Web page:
You find God when you are working for justice and helping the poor and oppressed. His own current political agenda is the movement against gun violence, which is trying to target merchants whose businesses are major sources of the guns that end up being used in urban crimes. The sermon was full of positive comments about the Wisconsin protest and how God is on our side as we challenge authority and work for the poor and oppressed. He wore a “We are Wisconsin . . . And we are winning” t-shirt. During joys and concerns, one congregant stood up to give thanks for her son, who’d been one of the protesters sleeping inside the capitol and then outside in the snow and rain – everyone clapped. If you think Walker’s budget cuts are good or that public employee unions are bad, you’d feel very uncomfortable in that congregation right now. We have a taken for granted assumption that we are all on the same side in this. I couldn’t help but remind myself that activists whose foundation is religious are often on the “other” side, supporting issues I really oppose, and the ways in which their communities surround them with people who don’t challenge their assumptions.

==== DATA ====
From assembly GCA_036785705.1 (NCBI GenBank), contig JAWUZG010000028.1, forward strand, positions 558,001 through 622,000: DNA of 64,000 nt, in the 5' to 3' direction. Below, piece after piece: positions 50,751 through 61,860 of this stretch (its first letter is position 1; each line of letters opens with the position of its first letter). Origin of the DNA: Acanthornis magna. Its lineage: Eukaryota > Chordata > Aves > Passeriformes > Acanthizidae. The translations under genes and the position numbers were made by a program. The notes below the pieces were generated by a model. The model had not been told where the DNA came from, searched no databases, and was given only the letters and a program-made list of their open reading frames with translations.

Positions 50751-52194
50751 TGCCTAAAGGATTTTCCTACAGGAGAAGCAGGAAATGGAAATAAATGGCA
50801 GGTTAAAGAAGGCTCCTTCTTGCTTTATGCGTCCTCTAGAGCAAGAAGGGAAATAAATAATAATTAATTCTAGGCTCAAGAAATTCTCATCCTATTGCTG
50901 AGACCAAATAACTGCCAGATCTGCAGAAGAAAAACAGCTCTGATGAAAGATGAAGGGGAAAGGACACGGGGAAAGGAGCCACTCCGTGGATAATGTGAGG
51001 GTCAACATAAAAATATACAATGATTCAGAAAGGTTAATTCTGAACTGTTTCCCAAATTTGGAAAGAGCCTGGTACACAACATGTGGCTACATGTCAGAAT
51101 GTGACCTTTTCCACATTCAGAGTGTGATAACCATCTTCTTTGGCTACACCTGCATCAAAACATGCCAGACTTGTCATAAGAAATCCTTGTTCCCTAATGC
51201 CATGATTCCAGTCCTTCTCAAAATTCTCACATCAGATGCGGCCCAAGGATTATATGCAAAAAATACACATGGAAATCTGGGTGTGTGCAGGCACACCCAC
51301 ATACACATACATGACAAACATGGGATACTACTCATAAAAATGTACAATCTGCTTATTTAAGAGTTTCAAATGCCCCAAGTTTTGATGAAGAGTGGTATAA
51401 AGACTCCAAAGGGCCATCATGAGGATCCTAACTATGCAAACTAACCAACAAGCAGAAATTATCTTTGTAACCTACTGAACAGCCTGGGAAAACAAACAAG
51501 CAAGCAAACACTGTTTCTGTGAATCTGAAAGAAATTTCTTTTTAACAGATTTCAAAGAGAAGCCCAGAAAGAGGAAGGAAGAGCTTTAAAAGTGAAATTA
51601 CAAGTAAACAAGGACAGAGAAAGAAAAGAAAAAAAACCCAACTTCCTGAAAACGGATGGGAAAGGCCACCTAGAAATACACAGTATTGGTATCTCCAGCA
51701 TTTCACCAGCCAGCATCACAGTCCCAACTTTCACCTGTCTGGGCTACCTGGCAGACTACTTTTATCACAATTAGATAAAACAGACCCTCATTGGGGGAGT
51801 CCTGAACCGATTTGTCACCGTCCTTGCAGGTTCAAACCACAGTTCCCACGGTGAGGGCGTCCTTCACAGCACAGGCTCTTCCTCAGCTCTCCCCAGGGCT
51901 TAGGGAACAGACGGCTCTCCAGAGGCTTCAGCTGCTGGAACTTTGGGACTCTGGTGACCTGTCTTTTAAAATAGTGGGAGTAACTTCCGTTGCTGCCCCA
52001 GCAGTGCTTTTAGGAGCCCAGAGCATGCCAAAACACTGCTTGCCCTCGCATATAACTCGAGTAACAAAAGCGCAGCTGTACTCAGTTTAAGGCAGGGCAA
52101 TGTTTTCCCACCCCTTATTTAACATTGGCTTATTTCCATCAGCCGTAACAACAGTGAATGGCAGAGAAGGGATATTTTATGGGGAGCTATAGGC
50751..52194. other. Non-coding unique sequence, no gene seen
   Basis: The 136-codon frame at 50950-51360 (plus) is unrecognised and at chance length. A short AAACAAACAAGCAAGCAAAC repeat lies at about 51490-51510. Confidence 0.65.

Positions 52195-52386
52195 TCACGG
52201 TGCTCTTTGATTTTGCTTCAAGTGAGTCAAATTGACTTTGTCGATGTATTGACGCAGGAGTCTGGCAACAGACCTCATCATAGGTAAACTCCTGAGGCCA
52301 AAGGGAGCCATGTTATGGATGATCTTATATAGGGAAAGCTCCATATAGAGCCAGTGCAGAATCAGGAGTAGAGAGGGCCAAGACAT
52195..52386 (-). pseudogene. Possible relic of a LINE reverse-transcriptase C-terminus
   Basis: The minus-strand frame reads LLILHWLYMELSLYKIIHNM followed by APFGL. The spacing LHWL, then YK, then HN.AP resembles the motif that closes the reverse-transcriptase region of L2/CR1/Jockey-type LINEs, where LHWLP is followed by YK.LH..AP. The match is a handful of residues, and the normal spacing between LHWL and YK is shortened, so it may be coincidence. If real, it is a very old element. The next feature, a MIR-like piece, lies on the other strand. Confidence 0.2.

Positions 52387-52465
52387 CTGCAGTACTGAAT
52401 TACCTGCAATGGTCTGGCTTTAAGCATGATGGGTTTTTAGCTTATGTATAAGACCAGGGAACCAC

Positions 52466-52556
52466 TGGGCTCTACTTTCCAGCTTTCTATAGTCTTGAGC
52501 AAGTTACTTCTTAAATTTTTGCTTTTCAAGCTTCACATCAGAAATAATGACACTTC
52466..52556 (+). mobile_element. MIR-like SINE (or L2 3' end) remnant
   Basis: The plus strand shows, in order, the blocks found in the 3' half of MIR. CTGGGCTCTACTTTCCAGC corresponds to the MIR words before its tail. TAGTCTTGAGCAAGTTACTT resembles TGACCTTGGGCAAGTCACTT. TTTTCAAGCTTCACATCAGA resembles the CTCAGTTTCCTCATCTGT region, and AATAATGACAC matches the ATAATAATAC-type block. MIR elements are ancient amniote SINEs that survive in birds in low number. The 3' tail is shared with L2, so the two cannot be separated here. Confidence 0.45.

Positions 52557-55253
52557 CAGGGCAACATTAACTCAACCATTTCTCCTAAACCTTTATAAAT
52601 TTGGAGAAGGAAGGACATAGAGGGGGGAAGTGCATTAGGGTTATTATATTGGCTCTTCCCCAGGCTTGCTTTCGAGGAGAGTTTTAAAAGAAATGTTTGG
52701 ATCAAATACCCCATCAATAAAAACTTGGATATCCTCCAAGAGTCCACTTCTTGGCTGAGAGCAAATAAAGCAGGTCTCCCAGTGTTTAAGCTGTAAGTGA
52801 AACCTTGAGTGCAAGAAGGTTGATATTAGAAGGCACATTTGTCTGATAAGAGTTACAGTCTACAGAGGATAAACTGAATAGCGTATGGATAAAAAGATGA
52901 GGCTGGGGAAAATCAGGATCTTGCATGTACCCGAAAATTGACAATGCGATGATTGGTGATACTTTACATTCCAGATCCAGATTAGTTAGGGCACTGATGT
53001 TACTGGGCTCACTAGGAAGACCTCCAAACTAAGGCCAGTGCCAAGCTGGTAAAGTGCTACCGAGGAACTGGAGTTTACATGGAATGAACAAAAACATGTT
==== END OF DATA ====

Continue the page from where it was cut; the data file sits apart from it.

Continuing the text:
Don’t get me wrong. I think I’m right and the people around me are right. I truly and sincerely believe what I believe. And I truly do believe that we are doing the work of God when we work for justice. But so do the people on the “other side” of issues I care about think that God is on their side. I can’t help but note that God mostly tells people to do the things that a whole system of socialization and experience has taught us are the right things to do. It really isn’t enough just to engage, it matters what you are engaged about, what “side” you are on, and how you go about your engagement. Content matters, not just form. I’m struck every Sunday about how the hymns we sing, the messages we hear, the content of our joys and concerns all reinforce one set of understandings about what Christianity is “really about,” while other people’s churches emphasize other messages from the same core texts.